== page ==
The newspapers have reported that Confederation of Indian Industry (CII) has approached the Union government with a request to exempt independent directors from criminal liability under various laws. It is not the first time this issue has engaged the attention of business chambers. However, there has been no well-articulated effort on the part of the government to look at this issue in totality.
Recently, the ministry of corporate affairs (MCA) took some initiative to decriminalise some of the offences under the company law. This was certainly a good beginning.
However, it is quite essential to pick up this subject at a more holistic level to attempt a complete codification of the law and procedures so that the issue of accountability and liability is captured in a manner that due proportionality and sufficient deterrence is built into the law; and to have a salutary balance between punishment for culpability and eliminating witch hunt or using the law as an instrument of harassment for collateral objectives.
Independent directors should be clearly differentiated from non-independent directors and senior officers and executives in terms of role expectation and fixation of responsibility. The company law and more so other Central and local laws do not differentiate between directors. Notices as a routine are issued to all directors in the event of any alleged default.
For example, it is seen that for non-deduction of taxes the recovery notices and prosecution initiation routinely cover independent directors. So, do notices under pollution control or many other state laws.
It will be a Herculean task to get each of the states to amend the different laws in this regard. Hence there is a need to have an out-of-the-box approach to deal with this.
CII and other chambers should put their minds together and see if legally a solution is possible such that independent directors are brought under a distinct dispensation that gives them the necessary locus to play the oversight role expected of them but technically do not fall in the category of directors, the term, which becomes the reason for issuance of notices by various enforcement agencies.
Having made this point, it will be a travesty of fairness if independent directors, who occupy their position with a created expectation that they will ensure good governance and a fair treatment to all stake holders, do not hold any accountability at all.
This needs to be juxtaposed with the fact that independent directors in many companies draw an attractive remuneration beyond the statutory sitting fees.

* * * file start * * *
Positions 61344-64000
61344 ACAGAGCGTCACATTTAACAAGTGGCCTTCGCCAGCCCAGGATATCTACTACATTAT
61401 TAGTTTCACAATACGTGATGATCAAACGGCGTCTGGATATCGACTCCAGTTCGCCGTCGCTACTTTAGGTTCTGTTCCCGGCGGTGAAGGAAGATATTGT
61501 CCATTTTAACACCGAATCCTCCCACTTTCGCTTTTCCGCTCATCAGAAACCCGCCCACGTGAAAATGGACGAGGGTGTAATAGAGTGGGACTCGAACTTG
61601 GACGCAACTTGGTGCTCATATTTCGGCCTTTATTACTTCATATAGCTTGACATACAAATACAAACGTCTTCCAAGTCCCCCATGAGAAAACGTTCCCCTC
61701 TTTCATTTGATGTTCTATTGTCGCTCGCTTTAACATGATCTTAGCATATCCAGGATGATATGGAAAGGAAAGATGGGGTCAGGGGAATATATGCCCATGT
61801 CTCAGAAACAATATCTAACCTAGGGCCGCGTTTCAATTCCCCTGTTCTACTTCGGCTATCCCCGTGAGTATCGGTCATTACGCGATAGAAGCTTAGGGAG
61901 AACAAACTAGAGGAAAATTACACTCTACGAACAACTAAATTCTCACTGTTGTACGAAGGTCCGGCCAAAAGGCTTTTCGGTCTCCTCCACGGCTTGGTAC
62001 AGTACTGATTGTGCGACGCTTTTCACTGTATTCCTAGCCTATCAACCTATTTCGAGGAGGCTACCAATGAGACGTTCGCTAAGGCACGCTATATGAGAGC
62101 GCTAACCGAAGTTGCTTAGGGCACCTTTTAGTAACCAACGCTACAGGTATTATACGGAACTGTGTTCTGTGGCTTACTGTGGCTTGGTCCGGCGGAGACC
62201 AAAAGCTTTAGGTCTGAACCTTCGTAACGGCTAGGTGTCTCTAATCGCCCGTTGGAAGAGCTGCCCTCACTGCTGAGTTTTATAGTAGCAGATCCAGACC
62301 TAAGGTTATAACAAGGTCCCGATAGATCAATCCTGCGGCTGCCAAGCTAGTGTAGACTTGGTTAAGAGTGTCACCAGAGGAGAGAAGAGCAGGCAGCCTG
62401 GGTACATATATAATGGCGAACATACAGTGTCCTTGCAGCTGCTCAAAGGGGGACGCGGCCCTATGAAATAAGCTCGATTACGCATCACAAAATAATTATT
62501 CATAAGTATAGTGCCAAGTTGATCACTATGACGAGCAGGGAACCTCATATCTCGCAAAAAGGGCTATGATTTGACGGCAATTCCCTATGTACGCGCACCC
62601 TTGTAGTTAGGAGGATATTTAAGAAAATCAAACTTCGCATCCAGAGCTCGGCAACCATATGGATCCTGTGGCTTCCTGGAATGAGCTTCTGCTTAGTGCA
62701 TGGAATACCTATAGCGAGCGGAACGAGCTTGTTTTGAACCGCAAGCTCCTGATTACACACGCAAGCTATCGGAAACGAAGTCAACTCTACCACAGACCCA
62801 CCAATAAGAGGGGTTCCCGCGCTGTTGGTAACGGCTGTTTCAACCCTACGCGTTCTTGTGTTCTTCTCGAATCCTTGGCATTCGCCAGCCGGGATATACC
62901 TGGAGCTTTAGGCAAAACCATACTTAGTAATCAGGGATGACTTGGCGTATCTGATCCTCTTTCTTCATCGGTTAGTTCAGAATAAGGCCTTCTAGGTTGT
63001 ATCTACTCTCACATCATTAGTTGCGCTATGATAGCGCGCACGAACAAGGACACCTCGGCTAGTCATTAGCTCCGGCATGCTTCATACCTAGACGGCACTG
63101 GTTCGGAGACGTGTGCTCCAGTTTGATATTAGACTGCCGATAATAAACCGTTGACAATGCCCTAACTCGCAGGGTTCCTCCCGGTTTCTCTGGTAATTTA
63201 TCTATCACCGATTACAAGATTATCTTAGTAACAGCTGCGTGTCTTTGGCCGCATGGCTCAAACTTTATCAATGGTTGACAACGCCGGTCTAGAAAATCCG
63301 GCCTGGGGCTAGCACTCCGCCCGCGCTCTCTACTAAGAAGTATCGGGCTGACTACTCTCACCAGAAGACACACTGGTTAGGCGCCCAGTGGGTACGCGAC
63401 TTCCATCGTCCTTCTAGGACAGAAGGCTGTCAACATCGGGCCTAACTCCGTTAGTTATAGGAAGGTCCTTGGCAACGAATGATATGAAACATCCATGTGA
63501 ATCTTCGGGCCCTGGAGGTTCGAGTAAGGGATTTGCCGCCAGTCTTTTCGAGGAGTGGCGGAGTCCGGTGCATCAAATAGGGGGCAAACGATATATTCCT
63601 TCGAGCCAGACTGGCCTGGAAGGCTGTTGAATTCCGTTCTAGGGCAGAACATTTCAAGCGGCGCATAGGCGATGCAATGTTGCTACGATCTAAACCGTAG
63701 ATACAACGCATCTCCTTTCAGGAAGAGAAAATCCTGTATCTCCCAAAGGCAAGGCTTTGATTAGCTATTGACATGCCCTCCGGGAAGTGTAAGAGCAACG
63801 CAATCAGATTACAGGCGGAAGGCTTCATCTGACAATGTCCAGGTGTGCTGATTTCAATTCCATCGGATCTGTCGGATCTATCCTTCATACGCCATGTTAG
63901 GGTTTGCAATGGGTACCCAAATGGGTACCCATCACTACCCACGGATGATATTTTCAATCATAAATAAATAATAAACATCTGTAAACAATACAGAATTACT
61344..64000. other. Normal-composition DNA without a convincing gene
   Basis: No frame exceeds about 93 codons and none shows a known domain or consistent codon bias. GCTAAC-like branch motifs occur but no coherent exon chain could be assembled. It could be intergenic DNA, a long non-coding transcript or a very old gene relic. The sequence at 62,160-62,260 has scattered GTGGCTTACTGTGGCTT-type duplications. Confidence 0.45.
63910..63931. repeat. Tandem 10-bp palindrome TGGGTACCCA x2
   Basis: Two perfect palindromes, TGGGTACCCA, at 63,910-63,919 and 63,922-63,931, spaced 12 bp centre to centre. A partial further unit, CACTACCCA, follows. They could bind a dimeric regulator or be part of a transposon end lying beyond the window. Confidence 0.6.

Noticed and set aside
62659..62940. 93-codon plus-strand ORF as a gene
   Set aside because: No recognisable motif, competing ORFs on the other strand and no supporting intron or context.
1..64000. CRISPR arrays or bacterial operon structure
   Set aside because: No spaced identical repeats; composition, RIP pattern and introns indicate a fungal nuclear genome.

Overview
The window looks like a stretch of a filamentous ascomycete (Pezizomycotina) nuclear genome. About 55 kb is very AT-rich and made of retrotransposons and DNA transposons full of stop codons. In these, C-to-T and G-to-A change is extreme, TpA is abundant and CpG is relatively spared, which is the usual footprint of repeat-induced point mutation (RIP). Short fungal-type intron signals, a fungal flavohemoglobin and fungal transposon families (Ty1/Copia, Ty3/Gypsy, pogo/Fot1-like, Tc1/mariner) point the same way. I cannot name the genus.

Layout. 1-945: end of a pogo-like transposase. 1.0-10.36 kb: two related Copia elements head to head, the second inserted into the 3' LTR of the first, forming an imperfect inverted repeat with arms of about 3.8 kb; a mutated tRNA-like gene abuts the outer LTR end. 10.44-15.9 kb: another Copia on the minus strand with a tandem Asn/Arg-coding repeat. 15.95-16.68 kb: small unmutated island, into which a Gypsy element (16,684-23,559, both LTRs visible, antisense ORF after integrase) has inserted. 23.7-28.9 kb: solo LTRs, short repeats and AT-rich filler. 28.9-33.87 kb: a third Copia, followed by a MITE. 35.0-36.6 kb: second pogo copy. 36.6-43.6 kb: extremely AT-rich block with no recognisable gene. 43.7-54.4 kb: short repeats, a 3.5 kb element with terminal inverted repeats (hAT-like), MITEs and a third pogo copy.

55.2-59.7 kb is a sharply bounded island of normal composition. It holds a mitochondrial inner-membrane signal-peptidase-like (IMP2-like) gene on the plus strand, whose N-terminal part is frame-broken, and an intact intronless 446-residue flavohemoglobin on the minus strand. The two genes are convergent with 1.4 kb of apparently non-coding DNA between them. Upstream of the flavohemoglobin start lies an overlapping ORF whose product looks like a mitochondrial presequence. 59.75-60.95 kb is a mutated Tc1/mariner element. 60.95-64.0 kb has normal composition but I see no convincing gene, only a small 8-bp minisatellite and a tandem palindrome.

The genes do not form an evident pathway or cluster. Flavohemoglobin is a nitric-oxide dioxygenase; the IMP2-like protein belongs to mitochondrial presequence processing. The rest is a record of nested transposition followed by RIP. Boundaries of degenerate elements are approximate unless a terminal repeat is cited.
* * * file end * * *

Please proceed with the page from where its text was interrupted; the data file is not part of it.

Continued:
Hence, there has to be a rational way to list out specific defaults that would cause an independent director to be indicted and rendered liable to punishment. It may be a contentious issue to have a finite list of defaults that would expose independent directors to punishment.
Nevertheless, the collective wisdom of legal experts and corporate secretaries should help attempt this.
While the punishment by argument will exclude a jail sentence as independent directors are entirely excluded from the ambit of criminal proceedings, the imposition of cost should have due proportionality to the remuneration earned. In a manner of stating this is like a disgorgement provision.
While codifying the law afresh, the balancing should be achieved with more clarity on the responsibility of the non-independent directors and senior executives, which term includes key management personnel as per the law.
It is worth considering if all fines and penalties paid by a company under any situation be mandatorily recovered from the concerned persons who failed to ensure proper adherence to the law.
Recently, a leading non-life insurance company was slapped with a significant fine by Insurance Regulatory and Development Authority of India (IRDAI).
Non-banking finance companies (NBFCs) are exposed to payment of fines under the Reserve Bank of India (RBI) Act if there is a failure to adhere to the relevant regulations.
These are just limited examples and the list can be much longer. The justification to have this is to bring about greater accountability among top executives for due adherence to law which is a greater responsibility they carry even over business management.
The payment of fines and penalties should not be seen as just a cost of doing business that is factored in the way the enterprise prices its output.
For example, a regulated entity like an NBFC can routinely violate norms to achieve greater returns on its portfolio and view the fine as another debit item in the expenditure statement.
It is necessary to make the senior management accountable and the recovery of fines should ideally be more at higher levels like the managing director and other executive directors and it should not be thrust on the lower-level officers who normally execute instructions from the bosses.
To conclude, the system of making people accountable is very critical for a more ethical conduct of business and at the same time the responsibility should be fixed where it belongs.
(The author is a CA and CS and retired as a partner at EY, Chennai heading tax and regulatory advice.)